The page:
NEW YORK (TheStreet) -- Moelis & Co., the newest investment bank to hit public stock markets, priced its initial public offering below an expected range, raising less money for the Kenneth Moelis-run M&A advisory firm.
Moelis said late on Tuesday the company priced its IPO at $25, a dollar below the low-point of a previously announced $26-to-$29 a share range, raising $163 million for the firm and its selling shareholders. That lower-than-expected IPO pricing may reflect a sagging of investor confidence in recent weeks, as stock markets have stumbled on investors' concerns over valuation.
Instead of selling 7.3 million shares, Moelis will sell 6.5 million Class A shares. The firm will trade on the New York Stock Exchange under ticker 'MC.'
The IPO will be the first major listing of a Wall Street investment bank since prior to the financial crisis.
Moelis & Co. is a boutique investment bank founded by former UBS and Donaldson Lufkin & Jenrette executive Kenneth Moelis. The firm's organizational structure will guarantee Mr. Moelis retains control of the company, given his majority holding of class B-shares that carry ten votes per Class A share.
According to filings, Moelis will own around 97% control of the company's voting power, allowing him autonomy to decide upon board directors, dividends and strategy.
Currently, publicly traded competitor investment banking advisory firms Evercore Partners (EVR), Lazard (LAZ) and Greehill (GHL) aren't controlled by founders or top executives. However, founders of publicly-traded private equity firms Apollo Global Management (APO), Blackstone Group (BX), Carlyle Group (CG), and KKR & Co. (KKR) do control general partner interests in their respective firms, allowing them to decide upon most operational issues.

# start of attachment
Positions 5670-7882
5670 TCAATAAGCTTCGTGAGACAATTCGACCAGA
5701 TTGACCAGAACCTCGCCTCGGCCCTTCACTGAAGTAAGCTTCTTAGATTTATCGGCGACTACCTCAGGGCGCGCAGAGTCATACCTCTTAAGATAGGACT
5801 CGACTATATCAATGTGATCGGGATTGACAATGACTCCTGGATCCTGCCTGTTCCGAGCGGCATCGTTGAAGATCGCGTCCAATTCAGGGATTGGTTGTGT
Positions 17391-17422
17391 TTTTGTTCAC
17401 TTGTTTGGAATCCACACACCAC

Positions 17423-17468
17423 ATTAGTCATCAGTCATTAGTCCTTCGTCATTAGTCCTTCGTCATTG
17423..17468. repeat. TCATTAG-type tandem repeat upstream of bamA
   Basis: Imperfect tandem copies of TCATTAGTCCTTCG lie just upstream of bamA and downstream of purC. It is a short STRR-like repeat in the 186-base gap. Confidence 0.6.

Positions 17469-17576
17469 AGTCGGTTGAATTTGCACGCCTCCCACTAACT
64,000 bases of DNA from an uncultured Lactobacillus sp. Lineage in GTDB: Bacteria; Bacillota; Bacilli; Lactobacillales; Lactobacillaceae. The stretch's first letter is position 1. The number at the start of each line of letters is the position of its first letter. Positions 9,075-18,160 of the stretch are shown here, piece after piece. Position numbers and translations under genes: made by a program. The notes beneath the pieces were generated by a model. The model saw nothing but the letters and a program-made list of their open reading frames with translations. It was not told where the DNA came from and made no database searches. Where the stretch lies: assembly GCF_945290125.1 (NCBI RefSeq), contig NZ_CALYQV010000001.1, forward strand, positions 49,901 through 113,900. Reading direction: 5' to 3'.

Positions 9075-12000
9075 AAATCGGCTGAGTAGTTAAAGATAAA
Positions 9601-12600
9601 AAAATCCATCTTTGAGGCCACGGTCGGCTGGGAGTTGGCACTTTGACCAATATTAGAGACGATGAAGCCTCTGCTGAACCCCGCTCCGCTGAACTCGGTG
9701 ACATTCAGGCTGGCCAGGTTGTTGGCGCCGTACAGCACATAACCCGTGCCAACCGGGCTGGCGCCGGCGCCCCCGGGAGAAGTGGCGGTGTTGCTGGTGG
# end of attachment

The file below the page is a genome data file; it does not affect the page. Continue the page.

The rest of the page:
Moelis & Co.'s IPO is a major story about how the financial sector has evolved in the years after the financial crisis.
$1 Trillion In Deals
As UBS and other major banks saw giant losses in 2007 and 2008, some top bankers fled Wall Street conglomerates and struck out on their own. Moelis & Co. was one of the most audacious examples.
So far, the firm has been a story of disruption on Wall Street. Moelis & Co. advised over $1 trillion worth of transactions in 2013, according to its S-1 filing with the SEC, after a steady climb up Wall Street's so-called league tables. Revenue at the company has grown at a compound annual growth rate of 45% since 2007. In 2013, the company booked $411 million in revenue and net income of $70 million.
The firm has over 300 bankers, including 88 managing directors, in 14 offices globally. Compensation at the firm was $265 million in 2013, a drop from the previous year that helped boost overall profitability.
-- Written by Antoine Gara in New York